Collaborative Robots Are Helping Fuel a Robotics Boom

Rob Spiegel

May 20, 2015

4 Min Read
Collaborative Robots Are Helping Fuel a Robotics Boom

A renaissance in small robots is blooming. Collaborative robots are inexpensive and tiny compared with the giant caged-in versions that dominate the automotive market. These new human-friendly robots work alongside human workers in the electronics industry, at auto suppliers, and in warehouses. They are priced down-market to attract small- and medium-size manufacturers. Below $50K is generally the target pricing. Often these robots are the first step in automation for a small shop.

Rethink Robotics has mined this market for years with Baxter, and most recently, Baxter's one-armed little brother, Sawyer. Major robotics companies have apparently decided Rethink shouldn't have all the fun. ABB has introduced the small human-safe YuMi, and Universal Robots has introduced the UR3, a lightweight tabletop robot to compete in this market. These collaborative robots are highly flexible, able to perform multiple tasks, and they're easy to program.


The market for small, flexible robots is growing at a time when robots in general are surging in popularity in plants across the globe. The International Federation of Robotics (IFR) released its annual scorekeeping card on robot sales this spring and announced record deliveries of 225,000 robots in 2014, up 27% from 2013 sales. More than half of the robots sold in 2014, 140,000 units, went to Asia. Of those, 56,000 went to China, 54% more than in 2013. South Korea was the second largest destination, with 39,000 robots, followed by Japan.

According to Arturo Baroncelli, president of IFR, 2014 was the first year robot sales exceeded 200,000. Automotive continues to be the leader in deploying robots. "The strongest drivers for growth were the automotive industry followed by the electronics industry," said Baroncelli in the IFR report.

Some in the robot industry attributed this growth to the success manufacturers are having reaching ROI with their investments. Once the initial robot deployments are successful in reducing manufacturing costs, companies double down. "A customer starts with one or two, then they start to deploy dozens. Eventually they will have thousands of these," said Jim Lawton, chief marketing officer of Rethink Robotics.

The low price of small collaborative robots that have entered the market in recent years may also be driving up purchase numbers. An inexpensive robot can produce a quick ROI. "From a costs perspective, the big number manufacturers need is a payback in 12 to 18 months," he said. "The robot and the stuff supporting it need to come in at 50K or under. Compare that to other automation that generally costs far more than 50K."


Small Robots Are Getting Big

For decades, robots were designed primarily for the automotive line where they became an alternative to costly employees with pricy benefit packages. The savings taken by replacing humans with robots carried the heavy freight of endless hours of robotics programming. These robots are big and dangerous. They are unsafe around human workers, so they have traditionally been locked in cages

Low prices and safety are some of the features that drive the small robot market. Not only are they cheap to buy - usually $50K or less - they are also cheap to program. "It takes about 200 hours to program a traditional robot. It's the error codes that take up most of the time, all the what-ifs," said Lawton. "For the small robot, a worker on the line can show it what to do, and if you change things slightly, the robot can do it more efficiently. That doesn't require programming. All you have to do is move the robot to teach it the task. You don't have to reprogram the robot."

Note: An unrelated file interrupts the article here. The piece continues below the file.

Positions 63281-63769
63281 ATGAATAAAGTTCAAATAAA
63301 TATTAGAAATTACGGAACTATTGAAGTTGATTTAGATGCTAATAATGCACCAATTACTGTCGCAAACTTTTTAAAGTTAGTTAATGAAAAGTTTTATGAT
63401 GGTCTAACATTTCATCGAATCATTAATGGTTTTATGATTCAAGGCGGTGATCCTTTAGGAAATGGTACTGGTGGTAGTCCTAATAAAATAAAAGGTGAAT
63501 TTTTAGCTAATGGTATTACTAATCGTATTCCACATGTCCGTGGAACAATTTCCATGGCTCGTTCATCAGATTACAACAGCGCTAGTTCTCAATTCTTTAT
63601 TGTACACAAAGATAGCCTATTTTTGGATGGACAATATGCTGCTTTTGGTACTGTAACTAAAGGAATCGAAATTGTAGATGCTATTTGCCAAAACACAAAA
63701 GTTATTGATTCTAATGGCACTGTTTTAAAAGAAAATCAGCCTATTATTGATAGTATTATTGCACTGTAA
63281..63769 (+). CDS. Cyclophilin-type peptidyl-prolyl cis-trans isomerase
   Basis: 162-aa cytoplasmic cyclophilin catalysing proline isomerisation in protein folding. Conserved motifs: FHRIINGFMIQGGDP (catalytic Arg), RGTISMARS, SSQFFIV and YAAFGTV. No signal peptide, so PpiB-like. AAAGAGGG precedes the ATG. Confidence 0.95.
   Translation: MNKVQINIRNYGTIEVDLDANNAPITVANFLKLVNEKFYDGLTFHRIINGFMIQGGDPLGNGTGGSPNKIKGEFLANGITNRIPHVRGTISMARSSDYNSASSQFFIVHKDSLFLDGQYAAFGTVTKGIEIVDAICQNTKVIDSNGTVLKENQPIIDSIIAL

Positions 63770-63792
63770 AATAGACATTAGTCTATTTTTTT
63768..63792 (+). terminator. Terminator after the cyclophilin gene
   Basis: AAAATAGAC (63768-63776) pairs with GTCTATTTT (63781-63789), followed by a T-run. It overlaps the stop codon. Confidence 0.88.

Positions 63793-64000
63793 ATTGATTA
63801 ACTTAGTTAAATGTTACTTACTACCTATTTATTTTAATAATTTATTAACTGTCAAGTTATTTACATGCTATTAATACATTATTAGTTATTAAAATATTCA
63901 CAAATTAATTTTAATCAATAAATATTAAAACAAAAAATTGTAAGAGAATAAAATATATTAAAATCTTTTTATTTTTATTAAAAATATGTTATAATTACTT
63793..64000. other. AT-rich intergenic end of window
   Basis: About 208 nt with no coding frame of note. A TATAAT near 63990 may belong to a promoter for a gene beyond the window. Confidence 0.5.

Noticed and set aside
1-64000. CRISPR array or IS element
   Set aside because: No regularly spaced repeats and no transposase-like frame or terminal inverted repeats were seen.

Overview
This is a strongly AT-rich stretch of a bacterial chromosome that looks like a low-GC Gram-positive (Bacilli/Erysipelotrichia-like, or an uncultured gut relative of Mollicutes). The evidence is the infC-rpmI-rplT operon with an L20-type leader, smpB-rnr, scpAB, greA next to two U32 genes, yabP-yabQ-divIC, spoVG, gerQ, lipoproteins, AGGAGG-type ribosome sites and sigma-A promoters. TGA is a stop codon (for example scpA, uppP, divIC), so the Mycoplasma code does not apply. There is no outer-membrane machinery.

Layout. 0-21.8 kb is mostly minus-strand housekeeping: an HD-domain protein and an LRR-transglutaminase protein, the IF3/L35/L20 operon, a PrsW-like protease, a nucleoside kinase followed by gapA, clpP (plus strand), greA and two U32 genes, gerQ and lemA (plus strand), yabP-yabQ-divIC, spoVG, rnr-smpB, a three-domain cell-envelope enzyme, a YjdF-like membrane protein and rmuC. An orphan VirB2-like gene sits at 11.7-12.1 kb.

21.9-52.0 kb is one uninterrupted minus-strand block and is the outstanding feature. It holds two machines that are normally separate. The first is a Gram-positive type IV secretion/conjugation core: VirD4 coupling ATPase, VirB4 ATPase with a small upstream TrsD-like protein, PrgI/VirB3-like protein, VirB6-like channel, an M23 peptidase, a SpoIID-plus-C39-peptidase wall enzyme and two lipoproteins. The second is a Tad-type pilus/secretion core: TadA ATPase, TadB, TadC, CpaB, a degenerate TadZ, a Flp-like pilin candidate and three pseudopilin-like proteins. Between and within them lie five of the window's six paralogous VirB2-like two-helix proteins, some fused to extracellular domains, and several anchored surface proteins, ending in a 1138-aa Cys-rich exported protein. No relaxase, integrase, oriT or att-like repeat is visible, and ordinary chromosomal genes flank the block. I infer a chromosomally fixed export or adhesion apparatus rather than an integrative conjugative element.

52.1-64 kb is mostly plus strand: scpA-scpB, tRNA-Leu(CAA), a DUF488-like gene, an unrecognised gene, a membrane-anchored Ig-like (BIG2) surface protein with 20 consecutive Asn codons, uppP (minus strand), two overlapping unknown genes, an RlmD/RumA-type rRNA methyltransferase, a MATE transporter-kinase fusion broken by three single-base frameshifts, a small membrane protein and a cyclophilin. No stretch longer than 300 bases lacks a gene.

Safety is a big factor. Small and mid-size manufacturers don't have the volume to warrant large caged-off areas where expensive robots can perform the same weld 24/7. Small manufacturers need a machine they can deploy for half a day's worth of tasks here, and half a day's worth of tasks there. They can't lock it in a cage. Safety has to be intrinsic to the robot. "Collaborative robots are safe to be around. They can perform tasks in a manner similar to how humans perform those tasks," said Lawton. "These robots can deal with the variability of most manufacturing environments."

Collaborative means more than simply safe in the same room with humans. An effective collaborative robot can work next to a human while sharing tasks with human co-workers. "People talk about collaborative robots, and for a lot of people that means no cage. These robots can actually work and interact with humans," said Lawton. "A lot of safeguards are in place to allow the robot to be deployed where traditional robotics can't be placed."

About the Author(s)

Rob Spiegel

Rob Spiegel serves as a senior editor for Design News. He started with Design News in 2002 as a freelancer and hired on full-time in 2011. He covers automation, manufacturing, 3D printing, robotics, AI, and more.

Prior to Design News, he worked as a senior editor for Electronic News and Ecommerce Business. He has contributed to a wide range of industrial technology publications, including Automation World, Supply Chain Management Review, and Logistics Management. He is the author of six books.

Before covering technology, Rob spent 10 years as publisher and owner of Chile Pepper Magazine, a national consumer food publication.

As well as writing for Design News, Rob also participates in IME shows, webinars, and ebooks.

Sign up for the Design News Daily newsletter.

You May Also Like